Customs and Traditions in the Modern World

Phoenix NACE March 2015

Customs and Traditions in the Modern World

Tradition as defined by Merriam-Webster

1 a :  an inherited, established, or customary pattern of thought, action, or behavior (as a religious practice or a social custom)

b :  a belief or story or a body of beliefs or stories relating to the past that are commonly accepted as historical though not verifiable

2 :  the handing down of information, beliefs, and customs by word of mouth or by example from one generation to another without written instruction

3 :  cultural continuity in social attitudes, customs, and institutions

4:  characteristic manner, method, or style tradition> 

Traditions, as you can tell, are a great way for people to hand down their beliefs and customs. By learning the different traditions  of our various clients, we can make them feel more comfortable with us because we are able to ‘speak the same language’ to a certain degree. 

Here are 5 quick ‘traditions’ for each of several different communities that will help you understand their traditions better and ‘talk the talk’. 


Mitzvahs: .Bar Mitzvah (Boy), Bat Mitzvah or Bas Mitzvah (Girl) 

  1.        Father/Gandfather/Uncle…..Says the prayer for challah and wine….Mother/Grandmother/Aunts light Shabbat candles at the Friday night services.
  2.        Dancing The Hora and Lifting the boy/girl in a chair….this is usually extended to siblings and parents…could be a lot of chair lifting.
  3.        Candle Lighting, family and close friends are honored by lighting a candle.  There typically are 13 candles to light.
  4.         Reception is usually themed, chosen by the Bar or Bat Mitzvah child…..they are now adults!   
  5.         Tallit, prayer shawl is given from the parent or grandparent, usually handed down from generation to generation, during the Saturday morning service to symbolize adulthood.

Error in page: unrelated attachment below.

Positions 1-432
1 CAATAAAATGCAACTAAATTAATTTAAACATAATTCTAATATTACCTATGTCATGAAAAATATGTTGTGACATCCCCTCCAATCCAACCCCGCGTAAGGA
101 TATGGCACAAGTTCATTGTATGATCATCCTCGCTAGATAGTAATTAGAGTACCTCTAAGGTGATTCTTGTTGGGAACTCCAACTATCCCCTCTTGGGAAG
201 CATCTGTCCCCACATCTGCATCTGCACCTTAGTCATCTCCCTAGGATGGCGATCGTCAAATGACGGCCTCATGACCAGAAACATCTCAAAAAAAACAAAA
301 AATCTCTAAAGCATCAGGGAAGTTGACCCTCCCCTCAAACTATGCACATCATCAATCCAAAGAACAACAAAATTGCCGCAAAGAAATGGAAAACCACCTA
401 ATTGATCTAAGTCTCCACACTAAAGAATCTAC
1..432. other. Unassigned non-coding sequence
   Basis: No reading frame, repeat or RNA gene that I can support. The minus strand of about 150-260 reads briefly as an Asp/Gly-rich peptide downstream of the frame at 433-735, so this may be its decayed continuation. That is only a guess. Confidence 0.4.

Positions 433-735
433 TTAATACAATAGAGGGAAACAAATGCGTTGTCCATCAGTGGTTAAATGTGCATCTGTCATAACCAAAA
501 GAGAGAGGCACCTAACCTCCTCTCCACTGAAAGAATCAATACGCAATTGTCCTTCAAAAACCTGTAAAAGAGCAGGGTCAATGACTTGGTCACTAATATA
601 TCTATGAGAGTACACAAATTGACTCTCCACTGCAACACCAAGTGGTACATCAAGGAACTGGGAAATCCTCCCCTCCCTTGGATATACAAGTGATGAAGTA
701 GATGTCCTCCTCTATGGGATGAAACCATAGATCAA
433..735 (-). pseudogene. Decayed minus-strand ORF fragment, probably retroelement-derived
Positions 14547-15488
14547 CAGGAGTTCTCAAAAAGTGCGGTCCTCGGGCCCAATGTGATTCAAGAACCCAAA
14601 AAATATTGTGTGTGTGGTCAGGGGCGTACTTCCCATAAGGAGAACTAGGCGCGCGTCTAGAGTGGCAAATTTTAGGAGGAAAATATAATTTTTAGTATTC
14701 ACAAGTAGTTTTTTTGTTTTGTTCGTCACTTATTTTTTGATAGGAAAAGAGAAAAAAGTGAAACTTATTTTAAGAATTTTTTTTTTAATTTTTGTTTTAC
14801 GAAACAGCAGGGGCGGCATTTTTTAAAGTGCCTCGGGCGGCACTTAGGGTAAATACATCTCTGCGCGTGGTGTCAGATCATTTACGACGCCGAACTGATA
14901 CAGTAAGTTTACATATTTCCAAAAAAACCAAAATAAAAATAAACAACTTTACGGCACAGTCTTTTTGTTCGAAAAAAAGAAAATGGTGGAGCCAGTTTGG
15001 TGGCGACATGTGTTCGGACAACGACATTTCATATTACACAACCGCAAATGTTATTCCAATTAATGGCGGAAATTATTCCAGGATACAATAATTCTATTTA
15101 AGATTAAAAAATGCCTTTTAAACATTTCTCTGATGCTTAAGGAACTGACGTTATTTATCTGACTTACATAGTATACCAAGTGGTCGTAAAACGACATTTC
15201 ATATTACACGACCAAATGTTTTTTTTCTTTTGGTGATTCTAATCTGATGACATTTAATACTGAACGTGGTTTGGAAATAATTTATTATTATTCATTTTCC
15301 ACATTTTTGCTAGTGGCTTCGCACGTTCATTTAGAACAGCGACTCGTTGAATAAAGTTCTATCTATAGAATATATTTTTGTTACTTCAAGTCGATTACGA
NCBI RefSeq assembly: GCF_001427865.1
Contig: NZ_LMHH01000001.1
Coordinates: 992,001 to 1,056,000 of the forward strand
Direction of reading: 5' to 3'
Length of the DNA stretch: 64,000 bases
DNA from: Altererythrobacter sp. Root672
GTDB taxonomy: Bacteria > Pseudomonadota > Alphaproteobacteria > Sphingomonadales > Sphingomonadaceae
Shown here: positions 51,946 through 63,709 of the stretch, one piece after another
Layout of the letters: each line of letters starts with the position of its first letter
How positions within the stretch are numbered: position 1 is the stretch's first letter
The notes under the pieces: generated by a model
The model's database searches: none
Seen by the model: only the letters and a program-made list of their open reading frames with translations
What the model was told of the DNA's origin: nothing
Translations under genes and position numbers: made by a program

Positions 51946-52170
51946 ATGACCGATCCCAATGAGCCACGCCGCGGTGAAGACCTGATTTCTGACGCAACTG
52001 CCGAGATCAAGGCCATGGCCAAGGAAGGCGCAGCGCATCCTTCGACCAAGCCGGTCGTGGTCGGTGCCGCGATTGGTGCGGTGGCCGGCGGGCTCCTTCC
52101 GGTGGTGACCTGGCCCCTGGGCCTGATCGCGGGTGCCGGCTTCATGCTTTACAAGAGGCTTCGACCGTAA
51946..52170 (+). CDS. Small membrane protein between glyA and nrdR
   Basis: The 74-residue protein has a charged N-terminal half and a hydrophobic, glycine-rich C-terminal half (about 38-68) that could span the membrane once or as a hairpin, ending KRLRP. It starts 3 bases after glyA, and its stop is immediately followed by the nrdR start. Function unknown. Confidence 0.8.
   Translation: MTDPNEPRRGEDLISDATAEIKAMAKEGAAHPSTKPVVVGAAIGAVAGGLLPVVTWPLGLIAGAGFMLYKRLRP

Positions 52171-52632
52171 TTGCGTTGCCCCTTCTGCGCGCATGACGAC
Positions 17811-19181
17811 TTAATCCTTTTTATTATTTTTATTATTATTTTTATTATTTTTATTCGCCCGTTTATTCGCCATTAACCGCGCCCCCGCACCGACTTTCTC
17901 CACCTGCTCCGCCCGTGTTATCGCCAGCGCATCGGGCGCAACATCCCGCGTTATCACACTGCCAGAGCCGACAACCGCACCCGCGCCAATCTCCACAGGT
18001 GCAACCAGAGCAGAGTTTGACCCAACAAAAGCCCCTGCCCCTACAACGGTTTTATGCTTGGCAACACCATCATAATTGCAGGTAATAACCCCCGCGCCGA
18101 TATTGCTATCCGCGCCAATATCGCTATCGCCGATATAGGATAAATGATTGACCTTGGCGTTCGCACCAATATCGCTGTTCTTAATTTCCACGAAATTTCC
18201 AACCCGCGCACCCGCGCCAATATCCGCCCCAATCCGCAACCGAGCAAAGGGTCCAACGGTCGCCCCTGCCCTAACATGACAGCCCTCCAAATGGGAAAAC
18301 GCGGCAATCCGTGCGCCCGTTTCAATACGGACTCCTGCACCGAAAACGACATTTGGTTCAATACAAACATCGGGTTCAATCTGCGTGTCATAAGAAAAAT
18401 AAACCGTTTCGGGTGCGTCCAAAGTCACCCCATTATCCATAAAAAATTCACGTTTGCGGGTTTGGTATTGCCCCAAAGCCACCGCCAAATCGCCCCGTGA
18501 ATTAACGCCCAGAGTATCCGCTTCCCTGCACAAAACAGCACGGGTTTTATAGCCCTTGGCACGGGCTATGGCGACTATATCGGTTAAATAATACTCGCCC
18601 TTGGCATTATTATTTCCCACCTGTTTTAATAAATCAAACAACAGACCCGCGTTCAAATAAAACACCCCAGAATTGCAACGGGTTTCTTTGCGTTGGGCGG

Jewish Weddings 

  1.         Chuppah – is a canopy under which the couple stand during the wedding ceremony. Representing their first home together.  Parents stand on either side.
  2.         Ketubah – Jewish Wedding Contract.  Signed privately before the ceremony with the rabbi and two witnesses.  The ketubah is on display at the ceremony and reception..
  3.         Dancing The Hora and Lifting the newly married couple on two chairs…this is not extended to the rest of the family.
  4.         2 glasses of wine to drink under the chuppah (use white wine) and a glass to break.  The glass to break is wrapped in a cloth napkin; it usually is a light bulb, because it’s thinner glass.
  5.        Head coverings for the men during the ceremony.  They are called yahmalkahs or kippahs.

For more information, contact: Lee Goldstein-Holcomb or   (480) 361-3610 (office), (480) 773-5123 (Lee), (480)710-5602 (Rich)  See ya soon.

and if you’re looking for a Rabbi for either Mitzvahs or Jewish weddings, we recommend Rabbi Meir Goldstein  (480) 991-9141 

Hindu Weddings

  1.          Mehendhi or Mehndhi- Henna party for the women. This is usually held a few days prior to the wedding and is like a huge dance/bridal shower, but without the gifts.